Constitution: Colorado Constitution Article XVIII
Colorado Revised Statutes 18-18-406.3:: Medical use of marijuana by persons diagnosed with debilitating medical conditions — unlawful acts — penalty — medical marijuana program cash fund.
Colorado Revised Statute 25-1.5-106: Medical marijuana program — powers and duties of department.
Colorado does not have any limit on the number of plants a cultivator can grow. The Colorado Department of Revenue license fee schedule as of December 28, 2016, goes up to 13,800 plants and then adds an additional fee for each increment of 3,600 plants above that number.
“Therefore, an activity such as medical marijuana use that is unlawful under federal law is not a ‘lawful’ activity under section 24-34-402.5”
“Consistent with our holding in Coats, then, we again find that conduct is ‘lawful’ only if it complies with both federal and state law.”
Just for reference, here is the federal penalty for 1,000 or more marijuana plants
$10/50 million — 10 years to life in prison — 21 U.S.C. § 841(b)(1)(A)(vii) (2016)
21 U.S.C. § 841(b)(1)(A)(vii)
1000 kilograms (2204.62 pounds / 1.10231 tons) or more of a mixture or substance containing a detectable amount of marihuana, or 1,000 or more marihuana plants regardless of weight
$10/50 million — 10 years to life in prison
21 U.S.C. § 841(b)(1)(B)(vii)
100 kilograms (220.462 pounds / 0.110231 tons) or more of a mixture or substance containing a detectable amount of marihuana, or 100 or more marihuana plants regardless of weight
$5/25 million — 5 to 40 years in prison
21 U.S.C. § 841(b)(1)(C)
50 to 99 kilograms or 50 to 99 plants
$1/5 million — up to 20 years in prison
21 U.S.C. § 841(b)(1)(D)
less than 50 kilograms of marihuana, except in the case of 50 or more marihuana plants regardless of weight, 10 kilograms of hashish, or one kilogram of hashish oil,
$250,000/$1 million — up to 5 years in prison
21 U.S.C. § 844
Any person who violates this subsection may be sentenced to a term of imprisonment of not more than 1 year, and shall be fined a minimum of $1,000, or both,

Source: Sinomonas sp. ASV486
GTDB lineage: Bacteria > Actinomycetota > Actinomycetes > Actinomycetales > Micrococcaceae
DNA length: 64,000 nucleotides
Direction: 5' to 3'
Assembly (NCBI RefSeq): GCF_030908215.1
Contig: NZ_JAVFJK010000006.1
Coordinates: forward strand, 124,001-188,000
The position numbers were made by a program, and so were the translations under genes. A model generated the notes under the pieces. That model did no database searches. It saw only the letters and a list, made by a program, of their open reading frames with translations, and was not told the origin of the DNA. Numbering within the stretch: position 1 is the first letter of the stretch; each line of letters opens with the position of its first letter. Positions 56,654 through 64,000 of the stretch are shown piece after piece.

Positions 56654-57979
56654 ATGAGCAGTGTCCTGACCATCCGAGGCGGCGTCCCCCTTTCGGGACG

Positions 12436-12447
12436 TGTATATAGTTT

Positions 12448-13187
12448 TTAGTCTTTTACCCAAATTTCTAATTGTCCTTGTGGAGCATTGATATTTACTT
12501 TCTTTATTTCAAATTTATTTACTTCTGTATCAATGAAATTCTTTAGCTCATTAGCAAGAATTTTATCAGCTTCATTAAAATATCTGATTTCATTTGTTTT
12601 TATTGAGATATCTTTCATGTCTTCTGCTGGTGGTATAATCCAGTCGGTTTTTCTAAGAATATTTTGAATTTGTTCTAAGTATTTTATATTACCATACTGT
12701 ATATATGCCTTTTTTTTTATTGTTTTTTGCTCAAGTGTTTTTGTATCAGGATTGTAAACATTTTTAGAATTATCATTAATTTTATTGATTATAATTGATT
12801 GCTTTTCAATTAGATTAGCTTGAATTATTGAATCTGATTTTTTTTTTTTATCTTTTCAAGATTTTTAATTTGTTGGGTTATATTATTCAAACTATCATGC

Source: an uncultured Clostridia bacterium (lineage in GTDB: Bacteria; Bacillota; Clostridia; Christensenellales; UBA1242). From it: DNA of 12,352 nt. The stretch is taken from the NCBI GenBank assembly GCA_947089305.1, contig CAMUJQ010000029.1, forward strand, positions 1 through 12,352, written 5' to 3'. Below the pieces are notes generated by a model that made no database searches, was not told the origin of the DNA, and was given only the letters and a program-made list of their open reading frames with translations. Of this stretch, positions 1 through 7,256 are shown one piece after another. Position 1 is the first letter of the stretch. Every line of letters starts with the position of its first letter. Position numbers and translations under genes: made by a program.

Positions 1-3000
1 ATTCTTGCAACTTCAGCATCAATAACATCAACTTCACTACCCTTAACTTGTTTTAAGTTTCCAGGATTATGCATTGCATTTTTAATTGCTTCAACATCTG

except that if he commits such offense after a prior conviction under this subchapter or subchapter II of this chapter, or a prior conviction for any drug, narcotic, or chemical offense chargeable under the law of any State, has become final, he shall be sentenced to a term of imprisonment for not less than 15 days but not more than 2 years, and shall be fined a minimum of $2,500,L
except, further, that if he commits such offense after two or more prior convictions under this subchapter or subchapter II of this chapter, or two or more prior convictions for any drug, narcotic, or chemical offense chargeable under the law of any State, or a combination of two or more such offenses have become final, he shall be sentenced to a term of imprisonment for not less than 90 days but not more than 3 years, and shall be fined a minimum of $5,000.
21 U.S.C. § 844a
(a) In general Any individual who knowingly possesses a controlled substance that is listed in section 841(b)(1)(A) of this title in violation of section 844 of this title in an amount that, as specified by regulation of the Attorney General, is a personal use amount shall be liable to the United States for a civil penalty in an amount not to exceed $10,000 for each such violation.
(b) Income and net assets The income and net assets of an individual shall not be relevant to the determination whether to assess a civil penalty under this section or to prosecute the individual criminally. However, in determining the amount of a penalty under this section, the income and net assets of an individual shall be considered.
(c) Prior conviction A civil penalty may not be assessed under this section if the individual previously was convicted of a Federal or State offense relating to a controlled substance.
(d) Limitation on number of assessments A civil penalty may not be assessed on an individual under this section on more than two separate occasions.
(e) Assessment A civil penalty under this section may be assessed by the Attorney General only by an order made on the record after opportunity for a hearing in accordance with section 554 of title 5. The Attorney General shall provide written notice to the individual who is the subject of the proposed order informing the individual of the opportunity to receive such a hearing with respect to the proposed order. The hearing may be held only if the individual makes a request for the hearing before the expiration of the 30-day period beginning on the date such notice is issued.
Colo. Rev. Stat. §§ 35-61-101 to 35-61-109 (2016)
|Does Colorado have scheduling criteria?||Yes|
|Are Colorado and federal criteria the same?||Yes|
|Code citation of the schedules||(see below)|
|Colorado Revised Statutes §§ 18-18-203 to 18-18-207 (2015)|
|Is marijuana listed in a schedule?||No|
|Is scheduling by statute or administrative rule?||Legislative|
|Is there an administrative process?||No|
|How many schedules are there?||5|
|What schedule is marijuana in?||None|
|When was marijuana criminalized?||March 30, 1917|